Financialisation and Modern Capitalism

“Financialisation” is an insightful concept when thinking about the modern economy, and how it has changed over the course of the last fifty years. It is something discussed in particular in Greta Krippner’s book “Capitalizing on Crisis” (Krippner 2011).

According to Krippner “financialisation” is associated with a post-industrial economy, and means:

“a broad based transformation in which financial activities… have become increasingly dominant… over the last several decades.”

(Krippner 2011, p.2)

Krippner outlines an example of this process in practice analysing changes in the US economy from the 1960s to the 2000s. Successive policy changes in response to developments in the real economy led to the highly developed financial economy of the 2000s.

In practice this means the corporations come to rely on increasingly on the income from financial investments for their profits, and less on the return on investment in productive industry. Krippner quotes a 2006 study of the Ford Motor Company generating profit primarily by selling loans to purchase cars rather than from the sales of the cars themselves (Krippner 2011, p.3).

This is a fundamental change in how the economy functions, reducing investment in production as companies instead chase profitable financial investments. The system becomes increasingly disconnected from the ‘real’ economy and prone to oscillation and crisis. It’s a process that Marx touches on in Volume 3 of Capital when he describes ‘fictitious capital’, speculation, and the credit system. As more money is invested, the banks use it to create more ‘fictitious’ capital to create more investments and so as the system begins to spiral out of control. It was a process like this which drove asset prices for ‘subprime’ US real estate to unsustainable levels leading to the global financial crisis of 2007-9.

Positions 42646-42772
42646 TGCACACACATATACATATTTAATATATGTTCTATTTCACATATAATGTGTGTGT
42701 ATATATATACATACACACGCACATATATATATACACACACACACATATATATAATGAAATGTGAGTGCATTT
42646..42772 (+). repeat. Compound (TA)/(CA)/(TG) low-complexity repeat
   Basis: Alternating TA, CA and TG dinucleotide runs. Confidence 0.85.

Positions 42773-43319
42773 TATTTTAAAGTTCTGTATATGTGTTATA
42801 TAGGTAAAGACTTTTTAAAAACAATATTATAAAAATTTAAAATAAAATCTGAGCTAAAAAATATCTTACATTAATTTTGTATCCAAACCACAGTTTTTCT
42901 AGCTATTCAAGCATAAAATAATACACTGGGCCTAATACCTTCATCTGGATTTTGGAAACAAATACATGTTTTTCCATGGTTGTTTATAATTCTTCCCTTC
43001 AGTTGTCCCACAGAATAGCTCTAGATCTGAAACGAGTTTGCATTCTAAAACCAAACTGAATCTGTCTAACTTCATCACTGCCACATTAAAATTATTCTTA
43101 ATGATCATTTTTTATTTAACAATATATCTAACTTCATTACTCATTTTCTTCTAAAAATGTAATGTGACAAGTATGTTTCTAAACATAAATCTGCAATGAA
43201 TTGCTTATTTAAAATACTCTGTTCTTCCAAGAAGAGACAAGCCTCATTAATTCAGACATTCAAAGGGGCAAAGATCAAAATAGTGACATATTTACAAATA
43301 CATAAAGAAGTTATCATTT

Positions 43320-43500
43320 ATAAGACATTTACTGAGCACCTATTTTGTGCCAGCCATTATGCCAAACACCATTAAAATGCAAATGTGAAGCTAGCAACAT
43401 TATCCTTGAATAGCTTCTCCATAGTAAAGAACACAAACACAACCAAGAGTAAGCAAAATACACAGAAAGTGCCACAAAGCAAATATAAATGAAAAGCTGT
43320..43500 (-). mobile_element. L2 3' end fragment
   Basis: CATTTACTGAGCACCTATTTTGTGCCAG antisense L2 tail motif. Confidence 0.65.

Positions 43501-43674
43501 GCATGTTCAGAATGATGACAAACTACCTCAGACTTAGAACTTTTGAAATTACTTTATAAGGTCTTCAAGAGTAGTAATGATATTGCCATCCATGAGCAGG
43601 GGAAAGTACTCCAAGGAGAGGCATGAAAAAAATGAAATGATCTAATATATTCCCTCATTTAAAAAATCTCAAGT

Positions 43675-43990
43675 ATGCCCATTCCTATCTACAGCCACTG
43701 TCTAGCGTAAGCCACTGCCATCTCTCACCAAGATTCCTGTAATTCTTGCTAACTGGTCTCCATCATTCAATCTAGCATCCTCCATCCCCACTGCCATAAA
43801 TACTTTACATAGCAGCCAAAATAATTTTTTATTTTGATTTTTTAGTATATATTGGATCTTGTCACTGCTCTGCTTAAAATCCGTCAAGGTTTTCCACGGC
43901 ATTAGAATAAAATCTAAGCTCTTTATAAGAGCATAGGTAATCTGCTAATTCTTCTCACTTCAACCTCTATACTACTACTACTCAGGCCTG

Michael Roberts takes up a similar theme in his analysis of the economy since 2007. His focus is on how companies need to search for different sources of profit as they try to survive a declining rate of profit overall, something which is a standard part of Marx’s analysis of a capitalist economy.

“After 2000, the rate of profit based on net worth remained under the rate against tangible assets for the first time on record, suggesting that the “financial” part of the assets of the capitalist sector became a significant obstacle to the recovery in capital accumulation.”

(Roberts 2016, p.122)

“Profit margins for the large companies are near all-time highs and cash reserves have accumulated, but there is little corresponding investment in the real economy; instead, it is in dividends, stock buybacks, and speculation in financial assets—and, of course, a revival of the property markets.”

(Roberts 2016, p.144)

There is little doubt that weak productive investment is driving poor ‘real world’ economic performance. Analysis by the UCL Institute for Innovation and Public Purposes suggests that “at the root of the UK’s weak economic performance is a low rate of investment“.

“The UK banking sector has largely retreated from funding productive activity in the real economy, and is instead focused on financing and trading existing assets.”

(MacFarlane 2018)

Krippner’s view that individual policy decisions designed to tackle an isolated problem have resulted in long term and fundamental changes to the functioning of the economy  also complements David Harvey’s view on how capitalism handles crises.  For Harvey, building on Marx, capitalism is an inherently unstable system with a number of points where crises can form for different underlying reasons. When a crisis occurs, the response tends to address the immediate short term problem by moving the point of tension elsewhere in the system to re-emerge later.

This is exactly the process that Krippner describes in the US. Policy responses developed in reaction to a present crisis put the economy on the path to the next pinch point and the next crisis, each widening and deepening the influence of finance on the economy as a whole.